“The notion of buildings that speak helps us to place at the very center of our architectural conundrums the question of the values we want to live by – rather than merely of how we want things to look.” –De Botton
Our concept is directly inspired by the site, its contextual history spanning thousands of years from nearby Devil’s Dyke to the Roman theater of Verulamium. Our design honors and combines this history with the millennia-old Hindu science of Architecture called Vastu Shastra. “Vastu science considers Earth a living organism, which is embedded in space and a part of the cosmic, living body of the universe. When we initiate a project to place a structure in Earth, it is important that we honor Mother Earth by giving attention to how and where we place the structure.” Our structure honors this principle and conjures with the forces of nature to create a house that is balanced and harmonious, attracts positive energy, and enhances prosperity and abundance.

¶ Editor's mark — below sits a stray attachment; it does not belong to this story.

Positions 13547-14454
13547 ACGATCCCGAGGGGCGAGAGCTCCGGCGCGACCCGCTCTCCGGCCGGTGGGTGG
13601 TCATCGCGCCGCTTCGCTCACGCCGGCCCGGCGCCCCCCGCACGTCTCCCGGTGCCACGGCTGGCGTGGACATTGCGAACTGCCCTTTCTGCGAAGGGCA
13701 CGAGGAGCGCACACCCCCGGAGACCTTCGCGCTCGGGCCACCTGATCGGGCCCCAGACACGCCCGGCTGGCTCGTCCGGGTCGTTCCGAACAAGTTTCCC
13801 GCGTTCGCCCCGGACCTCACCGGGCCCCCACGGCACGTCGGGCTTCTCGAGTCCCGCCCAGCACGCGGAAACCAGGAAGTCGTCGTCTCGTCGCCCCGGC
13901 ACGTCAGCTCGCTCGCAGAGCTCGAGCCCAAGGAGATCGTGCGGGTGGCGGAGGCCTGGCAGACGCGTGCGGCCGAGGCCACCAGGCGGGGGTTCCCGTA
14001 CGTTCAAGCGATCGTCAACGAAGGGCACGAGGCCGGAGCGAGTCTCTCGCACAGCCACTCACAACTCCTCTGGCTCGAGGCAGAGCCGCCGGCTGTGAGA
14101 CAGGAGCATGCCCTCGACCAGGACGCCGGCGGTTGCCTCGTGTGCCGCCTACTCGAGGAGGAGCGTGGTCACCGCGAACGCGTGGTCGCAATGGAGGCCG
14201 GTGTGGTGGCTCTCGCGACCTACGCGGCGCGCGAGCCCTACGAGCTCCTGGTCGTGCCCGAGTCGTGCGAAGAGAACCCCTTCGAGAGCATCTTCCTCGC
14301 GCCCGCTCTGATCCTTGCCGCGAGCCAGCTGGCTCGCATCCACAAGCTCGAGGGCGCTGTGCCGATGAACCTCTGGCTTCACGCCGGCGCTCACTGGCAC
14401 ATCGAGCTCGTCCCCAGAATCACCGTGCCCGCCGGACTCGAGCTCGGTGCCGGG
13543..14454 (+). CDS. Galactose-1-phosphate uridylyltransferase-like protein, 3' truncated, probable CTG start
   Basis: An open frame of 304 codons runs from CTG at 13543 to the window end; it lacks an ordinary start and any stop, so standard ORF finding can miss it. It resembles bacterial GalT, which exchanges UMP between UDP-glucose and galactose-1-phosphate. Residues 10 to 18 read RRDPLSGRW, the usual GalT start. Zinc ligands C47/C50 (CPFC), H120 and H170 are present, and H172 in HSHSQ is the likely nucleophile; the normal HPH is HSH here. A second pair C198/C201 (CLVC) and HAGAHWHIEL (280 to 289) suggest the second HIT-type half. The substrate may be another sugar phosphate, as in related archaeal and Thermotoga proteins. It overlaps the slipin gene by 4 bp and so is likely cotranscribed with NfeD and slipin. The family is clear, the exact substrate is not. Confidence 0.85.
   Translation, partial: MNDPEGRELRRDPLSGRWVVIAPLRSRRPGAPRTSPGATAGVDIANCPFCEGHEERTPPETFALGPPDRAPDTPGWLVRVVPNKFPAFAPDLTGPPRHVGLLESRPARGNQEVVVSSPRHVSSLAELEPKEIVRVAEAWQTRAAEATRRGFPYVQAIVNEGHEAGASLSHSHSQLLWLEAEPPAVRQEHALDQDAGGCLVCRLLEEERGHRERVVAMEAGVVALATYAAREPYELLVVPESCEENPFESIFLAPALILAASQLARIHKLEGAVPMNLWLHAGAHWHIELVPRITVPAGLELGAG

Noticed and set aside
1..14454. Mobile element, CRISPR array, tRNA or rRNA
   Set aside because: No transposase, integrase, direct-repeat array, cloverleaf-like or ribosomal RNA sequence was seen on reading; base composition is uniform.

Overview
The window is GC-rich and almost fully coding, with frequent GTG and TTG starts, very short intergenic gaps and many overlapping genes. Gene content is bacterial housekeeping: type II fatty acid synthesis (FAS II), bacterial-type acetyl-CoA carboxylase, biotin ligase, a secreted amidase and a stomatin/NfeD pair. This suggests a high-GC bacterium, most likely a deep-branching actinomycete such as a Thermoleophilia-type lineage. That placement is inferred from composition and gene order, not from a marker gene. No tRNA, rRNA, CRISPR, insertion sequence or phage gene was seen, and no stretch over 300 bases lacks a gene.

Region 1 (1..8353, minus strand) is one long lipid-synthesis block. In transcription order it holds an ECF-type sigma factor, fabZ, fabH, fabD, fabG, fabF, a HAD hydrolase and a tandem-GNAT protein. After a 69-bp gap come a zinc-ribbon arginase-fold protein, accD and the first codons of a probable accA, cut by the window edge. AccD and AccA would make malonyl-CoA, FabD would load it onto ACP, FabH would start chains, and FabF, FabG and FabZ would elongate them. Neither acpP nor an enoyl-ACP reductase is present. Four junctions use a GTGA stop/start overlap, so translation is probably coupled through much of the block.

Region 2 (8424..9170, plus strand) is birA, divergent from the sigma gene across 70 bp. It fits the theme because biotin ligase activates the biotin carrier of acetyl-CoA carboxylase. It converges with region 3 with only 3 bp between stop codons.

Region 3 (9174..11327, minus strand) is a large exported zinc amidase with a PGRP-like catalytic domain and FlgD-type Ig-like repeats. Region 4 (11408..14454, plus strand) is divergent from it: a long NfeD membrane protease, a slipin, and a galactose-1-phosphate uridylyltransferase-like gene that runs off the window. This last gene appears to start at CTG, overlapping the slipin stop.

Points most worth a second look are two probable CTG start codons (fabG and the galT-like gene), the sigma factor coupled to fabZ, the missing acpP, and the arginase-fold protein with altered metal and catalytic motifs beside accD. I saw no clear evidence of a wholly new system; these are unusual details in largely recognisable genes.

The design of the house is organized according to the principles of Vastu Shastra where the five elements – earth, water, fire, air and space are translated into Architecture. Each of these elements is associated with a particular direction (earth, southwest; water, northeast; fire, southeast; air, northeast; space, the central area). The interplay between these elements and the directions affects one on every level of existence. The Vastu grid is divided into nine equal parts. The center ninth quadrant is the Heart of the House (Brahmastan) and is open to the sky. Each quadrant has a prescribed recommended function making a subtle but profound impact on one’s daily life. For example the southeast is under the influence of the Fire element, which is heat that activates energy. This area is ideal for kitchen, dining, entertaining. The house is also a celebration of its astounding natural surroundings. Nature is weaved into the interior with open-air courtyards and indoor planters. The roof is a patchwork of green spaces accessible via a ramp to the East and a private staircase from the man cave. These elevated green spaces offer breathtaking views of the lake, and contribute positively to the biodiversity of the house, the site and beyond.